Tubman pick divides Americans

Turn on whichever brand of cable news you prefer — especially during this contentious election season — and it becomes unquestionably clear that we live in a society that is strongly divided along political lines. Other than the approval rating of Congress (which stands at 15 percent according to the latest Gallup poll), Americans can agree on very little when it comes to the decisions being made by our federal government.

Even moves that should be applauded universally, it seems, have an equal number of detractors.

On April 20, Treasury Secretary Jacob J. Lew announced that Harriet Tubman would replace Andrew Jackson on the front of the $20 bill, becoming the first woman since the late 19th century to grace paper currency — and the first African American in history to be so honored.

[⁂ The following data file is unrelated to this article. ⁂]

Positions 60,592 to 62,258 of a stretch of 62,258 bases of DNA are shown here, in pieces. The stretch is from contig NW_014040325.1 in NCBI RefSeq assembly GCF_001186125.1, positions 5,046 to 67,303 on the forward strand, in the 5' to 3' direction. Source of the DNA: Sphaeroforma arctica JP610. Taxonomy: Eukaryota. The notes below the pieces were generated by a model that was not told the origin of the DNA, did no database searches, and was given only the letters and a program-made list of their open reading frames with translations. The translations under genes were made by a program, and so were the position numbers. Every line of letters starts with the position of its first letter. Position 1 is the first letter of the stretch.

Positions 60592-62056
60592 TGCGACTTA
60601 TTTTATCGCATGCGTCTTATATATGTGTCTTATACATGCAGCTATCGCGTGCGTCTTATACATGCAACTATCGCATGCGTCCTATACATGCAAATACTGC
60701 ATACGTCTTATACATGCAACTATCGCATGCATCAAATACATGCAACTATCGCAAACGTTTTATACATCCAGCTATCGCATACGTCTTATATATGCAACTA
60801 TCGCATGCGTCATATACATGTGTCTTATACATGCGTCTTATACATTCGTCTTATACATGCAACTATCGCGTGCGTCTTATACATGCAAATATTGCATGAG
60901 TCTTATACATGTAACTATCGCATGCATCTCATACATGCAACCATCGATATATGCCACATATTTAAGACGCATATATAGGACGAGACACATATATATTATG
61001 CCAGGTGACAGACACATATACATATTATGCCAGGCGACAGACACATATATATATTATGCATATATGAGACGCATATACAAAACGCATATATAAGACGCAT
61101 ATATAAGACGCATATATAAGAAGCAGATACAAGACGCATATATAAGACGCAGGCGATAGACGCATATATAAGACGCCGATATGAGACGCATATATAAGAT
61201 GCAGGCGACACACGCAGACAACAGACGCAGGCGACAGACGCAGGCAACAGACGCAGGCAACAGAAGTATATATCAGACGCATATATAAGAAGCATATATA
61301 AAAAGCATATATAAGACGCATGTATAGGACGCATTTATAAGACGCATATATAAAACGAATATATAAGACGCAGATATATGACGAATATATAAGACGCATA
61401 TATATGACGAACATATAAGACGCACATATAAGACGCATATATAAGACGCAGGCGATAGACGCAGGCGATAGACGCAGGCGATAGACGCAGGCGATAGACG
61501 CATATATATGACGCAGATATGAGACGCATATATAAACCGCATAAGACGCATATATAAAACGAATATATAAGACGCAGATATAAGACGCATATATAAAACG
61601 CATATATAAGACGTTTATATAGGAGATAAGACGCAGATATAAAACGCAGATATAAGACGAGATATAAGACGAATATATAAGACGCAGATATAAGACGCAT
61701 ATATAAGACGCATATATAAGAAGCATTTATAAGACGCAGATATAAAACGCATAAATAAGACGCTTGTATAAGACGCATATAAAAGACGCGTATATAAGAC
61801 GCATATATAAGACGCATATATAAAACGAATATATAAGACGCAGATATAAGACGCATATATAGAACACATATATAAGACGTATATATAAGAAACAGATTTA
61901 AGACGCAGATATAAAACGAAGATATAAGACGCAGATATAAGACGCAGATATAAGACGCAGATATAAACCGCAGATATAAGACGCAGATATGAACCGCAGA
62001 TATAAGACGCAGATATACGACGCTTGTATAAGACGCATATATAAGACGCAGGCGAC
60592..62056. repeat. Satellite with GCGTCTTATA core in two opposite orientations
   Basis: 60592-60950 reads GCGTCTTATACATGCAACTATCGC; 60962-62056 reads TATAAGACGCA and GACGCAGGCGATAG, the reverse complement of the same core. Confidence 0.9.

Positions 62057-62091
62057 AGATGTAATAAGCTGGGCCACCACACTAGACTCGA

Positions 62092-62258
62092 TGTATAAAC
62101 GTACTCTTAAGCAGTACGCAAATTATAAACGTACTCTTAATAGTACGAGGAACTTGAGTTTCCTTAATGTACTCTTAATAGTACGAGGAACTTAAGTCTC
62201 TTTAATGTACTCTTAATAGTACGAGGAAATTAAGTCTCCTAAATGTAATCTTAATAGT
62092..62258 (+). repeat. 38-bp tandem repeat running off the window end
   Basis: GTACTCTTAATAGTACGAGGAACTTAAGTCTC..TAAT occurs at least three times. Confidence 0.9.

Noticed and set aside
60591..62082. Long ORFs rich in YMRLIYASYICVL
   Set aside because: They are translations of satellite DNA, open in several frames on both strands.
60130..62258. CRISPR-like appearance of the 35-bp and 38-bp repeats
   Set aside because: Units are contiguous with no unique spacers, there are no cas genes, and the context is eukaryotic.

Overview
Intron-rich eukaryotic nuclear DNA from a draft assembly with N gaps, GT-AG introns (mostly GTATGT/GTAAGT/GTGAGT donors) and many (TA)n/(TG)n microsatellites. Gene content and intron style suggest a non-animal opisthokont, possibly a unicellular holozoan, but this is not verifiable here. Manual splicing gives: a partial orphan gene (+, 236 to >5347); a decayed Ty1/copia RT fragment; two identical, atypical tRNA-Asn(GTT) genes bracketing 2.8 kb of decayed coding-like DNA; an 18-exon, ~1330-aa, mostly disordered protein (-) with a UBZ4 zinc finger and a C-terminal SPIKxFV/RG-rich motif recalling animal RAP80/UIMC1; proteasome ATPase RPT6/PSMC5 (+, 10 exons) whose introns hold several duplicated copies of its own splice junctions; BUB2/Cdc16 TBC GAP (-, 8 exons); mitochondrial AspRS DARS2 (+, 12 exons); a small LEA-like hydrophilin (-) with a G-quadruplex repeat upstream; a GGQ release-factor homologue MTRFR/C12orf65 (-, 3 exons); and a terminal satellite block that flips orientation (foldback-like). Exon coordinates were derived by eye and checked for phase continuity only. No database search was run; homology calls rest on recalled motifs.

Tubman, a former slave and hero of the Underground Railroad, was also a spy and a scout for the Union Army during the Civil War. Still, despite being one of the most respected women in American history, not all are eager to see her become the new face of the $20 bill.

According to researchers at SurveyMonkey.com, who polled more than 1,500 Americans, slightly more than half (56 percent) believe replacing Jackson with Tubman was the right move. A strong division was seen when linking respondents with their presidential candidate of choice: 7 in 10 supporters of Donald Trump disagree with the move, while supporters of Hillary Clinton (81 percent) and Bernie Sanders (85 percent) back the decision.

Tubman, who was known as “Moses” for leading blacks out of slavery, likely wouldn’t be fazed by this division. She saw worse.